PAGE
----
In your photo it looks like you might not have a Yard Hauling Parrel. Is this correct? If so I would like to know if you are satisfied with this arrangement.

    More generally I would be interested in anyone who cares to comment on what running lines they have setup on a boat this size. I am curious about the trade offs that may exist when deciding to add a running line or not. I expect the impact may be different on an 8' boat compared to a 38' boat.

    Last modified: 04 Apr 2019 18:27 | Anonymous member
  • 01 Apr 2019 02:26
    Reply # 7254027 on 7246942

    Thank you Martin and Scott.

  • 30 Mar 2019 07:18
    Reply # 7252108 on 7246942

    My current dinghy junk rig is based on Arne's sail plans. I did reduce the number of battens to keep the weight and complexity down.I chose this plan because the mast on the boat is well forward while the centreboard is well aft so a broad sail is required to get the boat to balance.

    Pics here: https://www.junkrigassociation.org/Sys/PublicProfile/29417059/Photo/53655816/86929272/0?dh=37&cppr=3

    My current project will be based on Slieve's Poppy plan. This is a Wanderer dinghy hull so the mast is a long way aft for a junk rig and the split rig is possibly better suited to this. I'm currently making the mast and partners - I haven't finalised the sail details yet.

  • 29 Mar 2019 14:40
    Reply # 7250717 on 7246942

    Hi Gary,

    My only on the water experience with a junk rig is the flat sail I made for my puddle duck. The boat is sort of a smaller Bolger Car Topper but with any and all 'styling' removed. It is a big box with some rocker on the bottom.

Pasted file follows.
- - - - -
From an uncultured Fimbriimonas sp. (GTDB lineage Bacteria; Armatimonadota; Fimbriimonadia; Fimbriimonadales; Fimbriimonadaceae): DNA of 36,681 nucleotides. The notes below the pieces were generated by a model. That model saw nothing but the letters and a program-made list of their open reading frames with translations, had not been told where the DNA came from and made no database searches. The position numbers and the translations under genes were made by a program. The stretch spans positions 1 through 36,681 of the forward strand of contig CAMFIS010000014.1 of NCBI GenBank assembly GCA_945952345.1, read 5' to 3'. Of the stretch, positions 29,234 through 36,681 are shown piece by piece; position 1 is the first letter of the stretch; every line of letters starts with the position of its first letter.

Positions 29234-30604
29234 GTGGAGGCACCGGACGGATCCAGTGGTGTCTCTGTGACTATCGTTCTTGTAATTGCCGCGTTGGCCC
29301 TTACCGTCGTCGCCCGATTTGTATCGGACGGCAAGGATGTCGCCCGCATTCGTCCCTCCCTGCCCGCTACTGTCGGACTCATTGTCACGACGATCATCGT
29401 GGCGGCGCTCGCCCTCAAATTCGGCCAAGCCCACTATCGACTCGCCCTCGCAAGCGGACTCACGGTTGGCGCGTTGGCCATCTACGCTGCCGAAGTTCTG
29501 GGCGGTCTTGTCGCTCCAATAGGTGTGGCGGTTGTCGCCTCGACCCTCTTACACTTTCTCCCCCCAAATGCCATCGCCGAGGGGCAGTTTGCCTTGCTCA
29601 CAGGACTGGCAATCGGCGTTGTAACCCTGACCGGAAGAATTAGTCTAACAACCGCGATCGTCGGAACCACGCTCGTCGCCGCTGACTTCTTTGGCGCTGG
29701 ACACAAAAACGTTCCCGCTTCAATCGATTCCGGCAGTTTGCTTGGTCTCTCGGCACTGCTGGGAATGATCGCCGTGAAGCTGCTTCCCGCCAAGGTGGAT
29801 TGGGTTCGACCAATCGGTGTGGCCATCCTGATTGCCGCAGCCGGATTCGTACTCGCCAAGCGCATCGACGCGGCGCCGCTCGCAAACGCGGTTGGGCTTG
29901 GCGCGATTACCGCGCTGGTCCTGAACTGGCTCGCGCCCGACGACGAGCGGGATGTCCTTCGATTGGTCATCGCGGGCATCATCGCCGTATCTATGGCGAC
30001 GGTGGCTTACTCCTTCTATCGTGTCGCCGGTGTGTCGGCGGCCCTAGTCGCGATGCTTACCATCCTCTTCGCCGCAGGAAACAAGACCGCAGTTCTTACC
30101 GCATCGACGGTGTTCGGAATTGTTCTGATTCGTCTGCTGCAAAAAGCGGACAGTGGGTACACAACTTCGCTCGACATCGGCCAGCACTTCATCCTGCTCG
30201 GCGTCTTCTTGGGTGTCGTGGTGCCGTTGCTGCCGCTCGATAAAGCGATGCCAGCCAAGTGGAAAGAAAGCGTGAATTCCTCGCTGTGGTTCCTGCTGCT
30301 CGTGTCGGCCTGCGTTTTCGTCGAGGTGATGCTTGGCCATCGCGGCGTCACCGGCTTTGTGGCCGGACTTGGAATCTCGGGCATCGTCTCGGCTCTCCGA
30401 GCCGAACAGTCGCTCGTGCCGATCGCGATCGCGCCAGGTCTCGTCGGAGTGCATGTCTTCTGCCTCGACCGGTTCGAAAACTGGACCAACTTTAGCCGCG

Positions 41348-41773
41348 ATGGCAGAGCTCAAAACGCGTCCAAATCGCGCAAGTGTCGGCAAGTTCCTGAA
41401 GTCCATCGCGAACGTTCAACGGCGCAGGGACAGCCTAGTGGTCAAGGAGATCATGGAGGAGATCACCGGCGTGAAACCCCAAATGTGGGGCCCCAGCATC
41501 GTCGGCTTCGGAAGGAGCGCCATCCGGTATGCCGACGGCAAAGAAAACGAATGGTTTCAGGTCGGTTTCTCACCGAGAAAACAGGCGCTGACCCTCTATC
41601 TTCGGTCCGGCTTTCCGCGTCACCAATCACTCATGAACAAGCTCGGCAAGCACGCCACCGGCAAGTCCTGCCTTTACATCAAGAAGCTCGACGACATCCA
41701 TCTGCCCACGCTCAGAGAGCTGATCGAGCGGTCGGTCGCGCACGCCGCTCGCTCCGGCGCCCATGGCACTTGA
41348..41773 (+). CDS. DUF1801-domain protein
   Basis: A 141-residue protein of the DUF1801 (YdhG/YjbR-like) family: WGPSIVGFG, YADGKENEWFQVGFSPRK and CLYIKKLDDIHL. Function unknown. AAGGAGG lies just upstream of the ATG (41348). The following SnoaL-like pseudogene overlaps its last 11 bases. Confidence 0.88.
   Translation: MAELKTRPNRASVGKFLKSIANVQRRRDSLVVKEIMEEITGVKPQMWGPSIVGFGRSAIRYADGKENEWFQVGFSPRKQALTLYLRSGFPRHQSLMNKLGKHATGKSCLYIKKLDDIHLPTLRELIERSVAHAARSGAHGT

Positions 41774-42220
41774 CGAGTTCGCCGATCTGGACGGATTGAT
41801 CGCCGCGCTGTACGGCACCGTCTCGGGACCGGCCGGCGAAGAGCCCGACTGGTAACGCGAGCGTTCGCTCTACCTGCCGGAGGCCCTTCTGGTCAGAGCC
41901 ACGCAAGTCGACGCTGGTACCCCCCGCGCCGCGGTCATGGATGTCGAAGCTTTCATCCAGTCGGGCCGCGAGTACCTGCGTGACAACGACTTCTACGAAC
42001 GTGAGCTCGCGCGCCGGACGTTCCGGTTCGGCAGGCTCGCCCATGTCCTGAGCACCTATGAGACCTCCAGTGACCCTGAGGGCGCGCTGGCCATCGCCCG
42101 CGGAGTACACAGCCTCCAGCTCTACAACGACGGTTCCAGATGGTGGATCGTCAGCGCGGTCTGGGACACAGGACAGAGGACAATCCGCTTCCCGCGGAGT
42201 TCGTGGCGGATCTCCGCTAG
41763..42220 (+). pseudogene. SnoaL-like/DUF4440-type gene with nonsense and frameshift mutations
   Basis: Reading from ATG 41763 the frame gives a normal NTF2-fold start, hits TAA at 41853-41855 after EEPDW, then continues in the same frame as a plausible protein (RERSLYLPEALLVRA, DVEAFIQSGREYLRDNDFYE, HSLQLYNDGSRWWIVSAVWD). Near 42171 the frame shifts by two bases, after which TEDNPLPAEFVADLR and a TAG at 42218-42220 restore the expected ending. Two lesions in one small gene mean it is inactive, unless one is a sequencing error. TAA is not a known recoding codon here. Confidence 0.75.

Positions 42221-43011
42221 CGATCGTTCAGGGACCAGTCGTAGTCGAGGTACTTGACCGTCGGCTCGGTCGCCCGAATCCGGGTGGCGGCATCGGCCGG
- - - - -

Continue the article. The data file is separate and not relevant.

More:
If and when I make a sail for a boat this size again I will make the individual sail panels much larger and have a smaller number of them. I think "Mo's Junk Rig" from the JRA magazine issue 78, page 18, captures this idea. I like 5 large-ish panels for a sail this size.

    Making a 7 panel sail scaled down to dingy sizes means that you will be cutting cloth more than necessary. I would size the panels so that most of the width of the raw fabric is used. For example if you have 59" fabric then 5 panels with a height of about about 55" so might be better than 7 shorter panels.

    This is just guess work from me. Mo's rig on a dinghy looks, to me, more practical than a 7 panel sail.

    Scott.

    Last modified: 29 Mar 2019 14:42 | Anonymous member
  • 27 Mar 2019 02:47
    Message # 7246942

    I have a Bolger Cartopper stored away, these boats usually sport a lug or leg O mutton rig which in a good breeze can well and truly over power the boat in a gybe and drop you in the drink. Not so bad except these boats carry no floatation and can be a right bugger to get upright and bailed out.

    I have been thinking for sometime that given the mast position it would lend itself to a JR very nicely and the articles in the last JRA mag has had me thinking about it some more. There is mention of sail plans on here somewhere but a search has failed to point me at them.

    So anyone want to talk about small rigs or even share sail plans?

       " ...there is nothing - absolutely nothing - half so much worth doing as simply messing about in junk-rigged boats" 
                                                               - the Chinese Water Rat